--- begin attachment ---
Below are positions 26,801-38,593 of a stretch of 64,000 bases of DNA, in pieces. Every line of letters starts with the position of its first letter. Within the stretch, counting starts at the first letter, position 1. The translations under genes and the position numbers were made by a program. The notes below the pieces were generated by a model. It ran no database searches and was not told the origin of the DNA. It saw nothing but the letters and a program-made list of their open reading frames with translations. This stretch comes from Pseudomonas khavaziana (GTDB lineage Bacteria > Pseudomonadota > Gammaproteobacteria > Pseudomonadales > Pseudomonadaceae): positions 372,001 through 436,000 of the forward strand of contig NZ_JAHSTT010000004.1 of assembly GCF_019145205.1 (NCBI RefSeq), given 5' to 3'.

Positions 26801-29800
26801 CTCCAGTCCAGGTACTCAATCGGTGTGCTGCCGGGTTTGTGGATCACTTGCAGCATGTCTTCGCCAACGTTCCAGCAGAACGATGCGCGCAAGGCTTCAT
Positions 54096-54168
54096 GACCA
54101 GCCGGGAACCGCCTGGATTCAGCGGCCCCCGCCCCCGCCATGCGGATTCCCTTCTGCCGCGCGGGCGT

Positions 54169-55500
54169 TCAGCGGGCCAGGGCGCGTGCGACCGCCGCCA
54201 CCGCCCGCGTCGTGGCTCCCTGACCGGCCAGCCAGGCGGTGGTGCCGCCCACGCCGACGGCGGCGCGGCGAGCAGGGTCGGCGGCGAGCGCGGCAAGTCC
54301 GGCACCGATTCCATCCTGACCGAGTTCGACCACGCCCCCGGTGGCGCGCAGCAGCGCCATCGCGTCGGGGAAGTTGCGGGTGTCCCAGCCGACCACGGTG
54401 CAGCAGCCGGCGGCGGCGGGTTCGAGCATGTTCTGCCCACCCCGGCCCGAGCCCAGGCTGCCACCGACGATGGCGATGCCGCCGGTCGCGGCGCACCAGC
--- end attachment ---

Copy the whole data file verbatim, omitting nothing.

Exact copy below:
Below are positions 26,801-38,593 of a stretch of 64,000 bases of DNA, in pieces. Every line of letters starts with the position of its first letter. Within the stretch, counting starts at the first letter, position 1. The translations under genes and the position numbers were made by a program. The notes below the pieces were generated by a model. It ran no database searches and was not told the origin of the DNA. It saw nothing but the letters and a program-made list of their open reading frames with translations. This stretch comes from Pseudomonas khavaziana (GTDB lineage Bacteria > Pseudomonadota > Gammaproteobacteria > Pseudomonadales > Pseudomonadaceae): positions 372,001 through 436,000 of the forward strand of contig NZ_JAHSTT010000004.1 of assembly GCF_019145205.1 (NCBI RefSeq), given 5' to 3'.

Positions 26801-29800
26801 CTCCAGTCCAGGTACTCAATCGGTGTGCTGCCGGGTTTGTGGATCACTTGCAGCATGTCTTCGCCAACGTTCCAGCAGAACGATGCGCGCAAGGCTTCAT
Positions 54096-54168
54096 GACCA
54101 GCCGGGAACCGCCTGGATTCAGCGGCCCCCGCCCCCGCCATGCGGATTCCCTTCTGCCGCGCGGGCGT

Positions 54169-55500
54169 TCAGCGGGCCAGGGCGCGTGCGACCGCCGCCA
54201 CCGCCCGCGTCGTGGCTCCCTGACCGGCCAGCCAGGCGGTGGTGCCGCCCACGCCGACGGCGGCGCGGCGAGCAGGGTCGGCGGCGAGCGCGGCAAGTCC
54301 GGCACCGATTCCATCCTGACCGAGTTCGACCACGCCCCCGGTGGCGCGCAGCAGCGCCATCGCGTCGGGGAAGTTGCGGGTGTCCCAGCCGACCACGGTG
54401 CAGCAGCCGGCGGCGGCGGGTTCGAGCATGTTCTGCCCACCCCGGCCCGAGCCCAGGCTGCCACCGACGATGGCGATGCCGCCGGTCGCGGCGCACCAGC